Memorable journeys of faith.
In Christa Parrish's fifth novel, Still Life (Thomas Nelson, $15.99, 352 pages, ISBN 9781401689032), photographer Julian Goetz is shooting a magazine story and, while on assignment, meets young Ada Mitchell. Hosea-like, Julian responds to God's call to marry Ada, the daughter of a militant religious "prophet" and founder of a secluded community.
Soon after their marriage, as Ada is still trying to find her place in the new world, Julian dies in a plane crash. Katherine Walker, unhappy in her own marriage and pursuing an affair to the detriment of those she loves, gave up her seat on that plane for Julian-and now she must face her reasons for doing so.
For Ada, Julian's loss is both a death and a rebirth. Without him, she must navigate life outside the brownstone they briefly shared. Her journey to a life of her own is guided by five photographs he took--and brings her into contact with Evan, Katherine's son.
Christy Award winner Parrish deftly guides the reader through the past and present of all her characters. She has a gift for imagery-for capturing, like a camera, all that a scene can hold. Her writing is poetic as she plumbs the angles and emotions of tragedy. As we witness the pangs of Ada's indoctrination and wounds made by Katherine's mistakes, Parrish reminds us that even in a broken world, there is still life worth living. Still Life is a story of starting over with the pieces that are left and building more than there was before--mercifully, by God's grace.
AMISH AT SEA
Persecuted for their beliefs, followers of Jacob Amman in Germany undertake an arduous sea voyage to a new world aboard the Charming Nancy in 1737 in Anna's Crossing (Revell, $15.99, 336 pages, ISBN 9780800723194). Though she was reluctant to make the voyage, Anna Konig was selected because of her ability to speak English.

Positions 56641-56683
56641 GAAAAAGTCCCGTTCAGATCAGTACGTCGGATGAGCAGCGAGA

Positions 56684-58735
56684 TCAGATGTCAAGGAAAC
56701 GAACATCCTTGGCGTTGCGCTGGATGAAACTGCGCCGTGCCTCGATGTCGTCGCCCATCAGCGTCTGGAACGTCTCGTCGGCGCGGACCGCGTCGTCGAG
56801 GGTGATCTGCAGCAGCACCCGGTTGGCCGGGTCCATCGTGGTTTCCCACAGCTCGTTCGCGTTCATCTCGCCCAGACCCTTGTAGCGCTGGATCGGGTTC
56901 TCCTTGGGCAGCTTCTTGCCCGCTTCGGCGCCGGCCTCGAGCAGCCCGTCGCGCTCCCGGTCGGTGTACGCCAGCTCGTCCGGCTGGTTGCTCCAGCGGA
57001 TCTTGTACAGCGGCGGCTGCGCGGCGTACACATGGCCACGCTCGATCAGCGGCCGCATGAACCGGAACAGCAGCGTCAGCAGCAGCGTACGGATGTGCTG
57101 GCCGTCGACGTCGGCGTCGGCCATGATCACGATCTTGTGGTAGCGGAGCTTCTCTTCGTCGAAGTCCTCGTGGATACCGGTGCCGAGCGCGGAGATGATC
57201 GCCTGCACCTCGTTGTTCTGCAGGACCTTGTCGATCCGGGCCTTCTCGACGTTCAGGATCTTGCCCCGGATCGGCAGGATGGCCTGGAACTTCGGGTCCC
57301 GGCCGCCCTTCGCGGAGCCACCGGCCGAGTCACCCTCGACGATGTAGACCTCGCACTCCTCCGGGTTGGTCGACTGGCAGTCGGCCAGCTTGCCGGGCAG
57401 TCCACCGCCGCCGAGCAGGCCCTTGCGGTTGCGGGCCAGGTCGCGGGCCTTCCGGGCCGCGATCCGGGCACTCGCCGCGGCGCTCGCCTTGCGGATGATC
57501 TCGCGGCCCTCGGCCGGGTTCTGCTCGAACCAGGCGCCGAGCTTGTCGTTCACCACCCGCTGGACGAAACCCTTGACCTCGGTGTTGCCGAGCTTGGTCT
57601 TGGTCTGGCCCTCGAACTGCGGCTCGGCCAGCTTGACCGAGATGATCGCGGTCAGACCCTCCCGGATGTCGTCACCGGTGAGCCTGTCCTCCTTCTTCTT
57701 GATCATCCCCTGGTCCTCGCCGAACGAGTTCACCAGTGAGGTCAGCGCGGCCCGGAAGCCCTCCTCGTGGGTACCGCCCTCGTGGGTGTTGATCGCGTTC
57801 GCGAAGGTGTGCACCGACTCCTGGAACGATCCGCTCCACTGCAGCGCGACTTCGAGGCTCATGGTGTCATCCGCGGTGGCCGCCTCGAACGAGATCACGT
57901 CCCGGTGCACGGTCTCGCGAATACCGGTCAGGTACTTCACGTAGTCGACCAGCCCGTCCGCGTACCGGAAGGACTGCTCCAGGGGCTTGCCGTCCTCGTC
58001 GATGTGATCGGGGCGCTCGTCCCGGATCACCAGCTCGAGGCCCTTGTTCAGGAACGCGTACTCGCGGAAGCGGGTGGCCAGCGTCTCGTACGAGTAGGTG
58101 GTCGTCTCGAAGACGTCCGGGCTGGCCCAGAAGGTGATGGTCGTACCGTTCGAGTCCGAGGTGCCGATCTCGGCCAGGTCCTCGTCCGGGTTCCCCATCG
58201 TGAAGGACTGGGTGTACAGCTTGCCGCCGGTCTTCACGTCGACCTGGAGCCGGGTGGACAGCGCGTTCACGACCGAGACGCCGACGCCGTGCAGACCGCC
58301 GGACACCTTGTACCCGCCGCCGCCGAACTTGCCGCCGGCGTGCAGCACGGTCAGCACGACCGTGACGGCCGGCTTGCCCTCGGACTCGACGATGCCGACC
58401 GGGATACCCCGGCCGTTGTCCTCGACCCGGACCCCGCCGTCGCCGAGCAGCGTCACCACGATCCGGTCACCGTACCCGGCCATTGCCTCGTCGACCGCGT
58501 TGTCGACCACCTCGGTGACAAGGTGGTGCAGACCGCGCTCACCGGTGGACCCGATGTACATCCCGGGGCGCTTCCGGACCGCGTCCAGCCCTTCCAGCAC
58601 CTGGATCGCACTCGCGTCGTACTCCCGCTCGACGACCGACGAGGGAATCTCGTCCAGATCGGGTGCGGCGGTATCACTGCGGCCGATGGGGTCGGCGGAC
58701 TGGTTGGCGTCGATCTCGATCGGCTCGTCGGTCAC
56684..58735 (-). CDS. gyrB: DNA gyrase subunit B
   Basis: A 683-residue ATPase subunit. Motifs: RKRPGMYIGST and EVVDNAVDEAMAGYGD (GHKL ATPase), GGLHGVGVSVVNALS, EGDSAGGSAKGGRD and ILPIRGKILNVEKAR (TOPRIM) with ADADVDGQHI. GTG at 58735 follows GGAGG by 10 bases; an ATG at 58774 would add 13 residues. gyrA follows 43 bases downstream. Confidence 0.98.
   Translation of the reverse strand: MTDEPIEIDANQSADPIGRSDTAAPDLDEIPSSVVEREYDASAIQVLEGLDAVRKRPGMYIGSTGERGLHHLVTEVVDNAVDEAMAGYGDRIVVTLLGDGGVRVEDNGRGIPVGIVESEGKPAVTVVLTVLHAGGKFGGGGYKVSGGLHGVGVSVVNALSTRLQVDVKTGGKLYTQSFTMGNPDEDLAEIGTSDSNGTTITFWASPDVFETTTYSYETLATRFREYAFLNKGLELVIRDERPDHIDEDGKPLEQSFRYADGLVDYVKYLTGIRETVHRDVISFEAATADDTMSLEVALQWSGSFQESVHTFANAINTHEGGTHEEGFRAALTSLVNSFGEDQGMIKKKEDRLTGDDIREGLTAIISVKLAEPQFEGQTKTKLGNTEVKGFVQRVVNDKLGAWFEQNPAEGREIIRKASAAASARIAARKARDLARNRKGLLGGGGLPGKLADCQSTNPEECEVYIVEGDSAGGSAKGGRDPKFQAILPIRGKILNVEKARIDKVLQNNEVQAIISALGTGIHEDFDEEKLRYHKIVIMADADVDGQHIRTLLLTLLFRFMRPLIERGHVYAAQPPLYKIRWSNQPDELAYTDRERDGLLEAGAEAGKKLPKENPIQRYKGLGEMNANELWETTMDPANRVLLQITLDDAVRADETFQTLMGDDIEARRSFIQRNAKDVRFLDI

There are tensions between the Amish and the others on the ship. Bairn, the ship's Scottish carpenter, begrudges the presence of these Peculiars, as he calls them. Having them on board stirs up his ire-and something else long buried. Curious 9-year-old Felix, whom Anna is tasked with watching over, adventurously explores the ship, his exuberance giving the story its energy. The crew, and the Amish and Mennonite passengers, must deal with deprivations, death, storms and a pivotal encounter with a slave ship.
Author Suzanne Woods Fisher is known for evoking the Amish experience, and the hardships and lurking dangers of the Atlantic crossing are brought to life here as well. She draws from historical fact: A ship of the same name set sail with Amish aboard from Rotterdam to Philadelphia in 1737, in what was one of the first significant Amish crossings to America.
Anna's steadfast trust in God is sorely tested over the months-long journey, yet she still makes strong arguments for trusting Him during those trials. These arguments slowly begin to reach Bairn, whose resistance to faith in Anna's God is thoughtfully rendered. The touch of romance and many plot twists in Anna's Crossing keep Fisher's story entertaining as well as genuinely interesting.
SPOUSELESS IN SEATTLE
Two young women are at the center of best-selling author Tracie Peterson's quaint story set at a training school for brides in late 19th-century Seattle, Steadfast Heart (Bethany House, $14.99, 336 pages, ISBN 9780764210617). Abrianna Cunningham and Lenore Fulcher make unlikely friends. Outspoken Abrianna cares for the city's poor, while Lenore lives largely in a privileged world whose rules are dictated by society and her parents. Then Kolbein Booth arrives from Chicago to find his runaway sister, Greta, and changes the game for all three young people--as well as that of the matrons who run the Madison School for Brides. It appears that while suitors mingle with potential mates, more insidious affairs are being conducted in the city streets.
Meanwhile, Lenore experiences an awakening, Abrianna suffers a loss and Kolbein finds himself drawn to Lenore. As change swirls about them all, they must remember to find their anchor in God, trusting him for the best outcome.
Steadfast Heart has a sequel coming, and like any good first book in a series, it leaves just enough questions unanswered to make readers eager for the next installment. What this tale may lack in depth, it possesses in earnestness and the author's desire for her characters to reflect a sincere growth in faith.
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|Title Annotation:||CHRISTIAN FICTION; "Still Life," "Anna's Crossing," and "Steadfast Heart"|
|Article Type:||Book review|
|Date:||Mar 1, 2015|
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